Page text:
The bad news in today's US jobs figures

Only 58.1 per cent of the US population is in work, the lowest level since 1983.

The latest US job figures may have been better than expected but they're still far from encouraging. 117,000 new jobs were created in July but the unemployment rate was little changed at 9.1 per cent (down from 9.2 per cent in June) and even this fall can be largely attributed to the fact that more people have simply dropped out of the labour market. Perhaps the most sobering statistic, as the New York Times notes, is that only 58.1 per cent of the US adult population is in work, the lowest level since 1983. Little wonder that the "relief" provided by the figures was decidedly temporary.

All of which doesn't bode well for Obama's re-election chances. No US president since Roosevelt in the 1930s has won re-election with the unemployment rate above 7.2 per cent, and it is estimated that by November 2012 it will be 7.8 per cent. So, how worried should Obama be? It all depends on context. FDR was able to win a second term because unemployment was falling, not rising. When he ran for re-election in 1936, unemployment stood at 17 per cent but this was still down from 22 per cent in 1934 and 25 per cent in 1932. The public were satisfied because the figures were moving in the right direction. Similarly, as the NYT has previously noted: "Ronald Reagan won, despite 7.2 percent unemployment in November 1984, because the rate was falling and voters decided he was fixing the problem."

Thus, Obama's challenge is to reduce unemployment to a level that voters, given the global economic context, are willing to tolerate. The Roosevelt precedent suggests that this could be significantly higher than 7.2 per cent and, in the absence of a credible Republican candidate, the smart money is still on Obama celebrating his 54th birthday in the White House.

George Eaton is political editor of the New Statesman.

Show Hide image

Stability is essential to solve the pension problem

The new chancellor must ensure we have a period of stability for pension policymaking in order for everyone to acclimatise to a new era of personal responsibility in retirement, says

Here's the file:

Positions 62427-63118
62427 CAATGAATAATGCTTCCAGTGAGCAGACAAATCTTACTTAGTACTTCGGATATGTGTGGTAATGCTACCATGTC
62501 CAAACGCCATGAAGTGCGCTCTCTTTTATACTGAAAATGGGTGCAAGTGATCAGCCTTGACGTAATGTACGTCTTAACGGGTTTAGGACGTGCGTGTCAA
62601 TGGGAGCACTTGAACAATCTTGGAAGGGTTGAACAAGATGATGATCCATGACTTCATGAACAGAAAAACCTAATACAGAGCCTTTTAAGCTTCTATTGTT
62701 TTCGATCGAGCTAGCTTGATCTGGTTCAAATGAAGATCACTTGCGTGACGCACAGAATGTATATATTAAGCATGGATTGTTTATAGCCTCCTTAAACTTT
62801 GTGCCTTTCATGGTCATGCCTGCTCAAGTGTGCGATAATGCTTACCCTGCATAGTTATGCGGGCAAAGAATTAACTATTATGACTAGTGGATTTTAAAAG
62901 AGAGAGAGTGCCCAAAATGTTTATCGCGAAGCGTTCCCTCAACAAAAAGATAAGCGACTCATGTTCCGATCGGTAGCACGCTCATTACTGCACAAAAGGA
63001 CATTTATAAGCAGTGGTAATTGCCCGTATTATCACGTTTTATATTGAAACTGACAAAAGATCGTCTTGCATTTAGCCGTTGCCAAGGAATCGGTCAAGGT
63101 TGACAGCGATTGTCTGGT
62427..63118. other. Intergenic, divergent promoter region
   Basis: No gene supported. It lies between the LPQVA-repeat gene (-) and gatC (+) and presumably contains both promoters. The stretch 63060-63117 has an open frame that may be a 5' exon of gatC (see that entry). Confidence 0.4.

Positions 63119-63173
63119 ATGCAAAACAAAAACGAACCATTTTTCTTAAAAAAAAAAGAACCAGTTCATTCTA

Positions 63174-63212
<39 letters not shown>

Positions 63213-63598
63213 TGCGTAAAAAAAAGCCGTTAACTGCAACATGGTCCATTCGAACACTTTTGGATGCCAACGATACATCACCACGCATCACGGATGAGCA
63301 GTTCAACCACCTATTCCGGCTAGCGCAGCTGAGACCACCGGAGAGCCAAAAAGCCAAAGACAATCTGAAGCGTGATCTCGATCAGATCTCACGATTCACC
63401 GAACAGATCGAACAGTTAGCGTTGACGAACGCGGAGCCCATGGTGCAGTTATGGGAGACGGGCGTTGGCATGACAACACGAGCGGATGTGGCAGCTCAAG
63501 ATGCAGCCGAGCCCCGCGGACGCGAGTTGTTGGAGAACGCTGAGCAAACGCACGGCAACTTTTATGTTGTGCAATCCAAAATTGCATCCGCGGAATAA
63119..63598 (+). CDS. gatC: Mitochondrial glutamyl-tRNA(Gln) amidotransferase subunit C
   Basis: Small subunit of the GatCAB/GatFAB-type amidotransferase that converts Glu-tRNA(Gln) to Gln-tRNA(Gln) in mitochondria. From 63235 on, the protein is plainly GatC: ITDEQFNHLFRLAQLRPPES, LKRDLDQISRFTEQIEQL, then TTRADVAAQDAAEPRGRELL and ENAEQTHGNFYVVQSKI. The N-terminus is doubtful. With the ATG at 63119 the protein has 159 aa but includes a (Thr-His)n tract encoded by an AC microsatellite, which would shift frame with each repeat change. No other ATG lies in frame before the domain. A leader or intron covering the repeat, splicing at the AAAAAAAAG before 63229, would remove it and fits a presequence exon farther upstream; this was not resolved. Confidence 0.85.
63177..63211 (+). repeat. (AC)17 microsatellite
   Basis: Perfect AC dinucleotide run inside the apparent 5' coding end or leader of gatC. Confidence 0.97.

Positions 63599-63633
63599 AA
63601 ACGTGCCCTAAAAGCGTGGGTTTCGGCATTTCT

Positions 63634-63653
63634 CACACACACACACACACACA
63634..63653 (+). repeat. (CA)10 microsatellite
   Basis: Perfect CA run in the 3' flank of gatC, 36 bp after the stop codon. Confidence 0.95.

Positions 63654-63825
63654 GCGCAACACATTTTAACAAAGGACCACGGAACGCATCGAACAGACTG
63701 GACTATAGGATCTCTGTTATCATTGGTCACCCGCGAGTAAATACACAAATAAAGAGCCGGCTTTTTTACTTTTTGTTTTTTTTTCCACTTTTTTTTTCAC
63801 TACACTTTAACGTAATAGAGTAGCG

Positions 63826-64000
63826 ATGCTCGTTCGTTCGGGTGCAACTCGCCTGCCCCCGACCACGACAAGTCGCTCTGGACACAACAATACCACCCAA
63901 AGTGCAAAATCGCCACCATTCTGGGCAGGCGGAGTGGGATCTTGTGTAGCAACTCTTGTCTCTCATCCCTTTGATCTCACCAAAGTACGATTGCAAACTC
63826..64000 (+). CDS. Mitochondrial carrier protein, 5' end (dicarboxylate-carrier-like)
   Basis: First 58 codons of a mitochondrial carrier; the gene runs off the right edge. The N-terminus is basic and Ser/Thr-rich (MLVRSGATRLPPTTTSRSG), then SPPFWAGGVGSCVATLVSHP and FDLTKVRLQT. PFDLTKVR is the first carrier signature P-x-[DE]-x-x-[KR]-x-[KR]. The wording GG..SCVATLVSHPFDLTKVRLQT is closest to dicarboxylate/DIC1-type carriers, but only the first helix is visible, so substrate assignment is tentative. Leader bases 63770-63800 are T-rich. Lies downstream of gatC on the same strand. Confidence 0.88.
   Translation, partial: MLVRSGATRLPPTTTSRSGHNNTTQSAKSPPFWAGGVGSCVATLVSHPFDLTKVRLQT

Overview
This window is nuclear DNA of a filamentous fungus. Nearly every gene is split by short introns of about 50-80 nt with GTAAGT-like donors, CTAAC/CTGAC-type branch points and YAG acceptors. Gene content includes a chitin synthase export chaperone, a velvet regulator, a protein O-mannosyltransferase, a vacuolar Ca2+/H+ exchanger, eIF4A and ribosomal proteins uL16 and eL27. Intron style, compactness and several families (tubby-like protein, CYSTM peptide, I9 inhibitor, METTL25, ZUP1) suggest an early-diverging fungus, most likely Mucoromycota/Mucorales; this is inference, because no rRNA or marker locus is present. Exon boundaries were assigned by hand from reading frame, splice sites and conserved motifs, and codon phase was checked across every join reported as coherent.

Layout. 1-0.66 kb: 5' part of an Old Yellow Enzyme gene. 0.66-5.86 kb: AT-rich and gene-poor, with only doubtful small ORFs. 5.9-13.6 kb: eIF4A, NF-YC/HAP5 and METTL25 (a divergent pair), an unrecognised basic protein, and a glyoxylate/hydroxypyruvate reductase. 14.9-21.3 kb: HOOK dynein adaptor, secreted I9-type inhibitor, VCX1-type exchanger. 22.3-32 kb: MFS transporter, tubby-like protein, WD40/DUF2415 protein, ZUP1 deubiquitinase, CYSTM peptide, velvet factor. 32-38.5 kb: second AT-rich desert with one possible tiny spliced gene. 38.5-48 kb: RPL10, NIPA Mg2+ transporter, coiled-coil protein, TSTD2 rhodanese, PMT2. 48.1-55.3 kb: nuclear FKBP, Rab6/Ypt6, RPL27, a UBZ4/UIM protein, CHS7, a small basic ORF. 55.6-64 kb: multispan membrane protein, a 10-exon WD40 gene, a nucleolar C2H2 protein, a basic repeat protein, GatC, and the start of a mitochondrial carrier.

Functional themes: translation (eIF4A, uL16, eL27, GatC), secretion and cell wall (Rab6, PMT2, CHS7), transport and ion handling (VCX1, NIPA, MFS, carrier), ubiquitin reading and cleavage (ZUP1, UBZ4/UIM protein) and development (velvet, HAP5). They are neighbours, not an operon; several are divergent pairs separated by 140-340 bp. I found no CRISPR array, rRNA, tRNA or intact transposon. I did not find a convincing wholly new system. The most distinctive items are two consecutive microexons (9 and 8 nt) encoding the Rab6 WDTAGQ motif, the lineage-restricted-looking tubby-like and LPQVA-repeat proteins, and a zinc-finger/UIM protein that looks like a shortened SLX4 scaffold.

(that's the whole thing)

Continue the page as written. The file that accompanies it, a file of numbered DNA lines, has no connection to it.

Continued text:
There was a time when retirement seemed to take care of itself. It was normal to work, retire and then receive the state pension plus a company final salary pension, often a fairly generous figure, which also paid out to a spouse or partner on death.

That normality simply doesn’t exist for most people in 2016. There is much less certainty on what retirement looks like. The genesis of these experiences also starts much earlier. As final salary schemes fall out of favour, the UK is reaching a tipping point where savings in ‘defined contribution’ pension schemes become the most prevalent form of traditional retirement saving.

Saving for a ‘pension’ can mean a multitude of different things and the way your savings are organised can make a big difference to whether or not you are able to do what you planned in your later life – and also how your money is treated once you die.

George Osborne established a place for himself in the canon of personal savings policy through the introduction of ‘freedom and choice’ in pensions in 2015. This changed the rules dramatically, and gave pension income a level of public interest it had never seen before. Effectively the policymakers changed the rules, left the ring and took the ropes with them as we entered a new era of personal responsibility in retirement.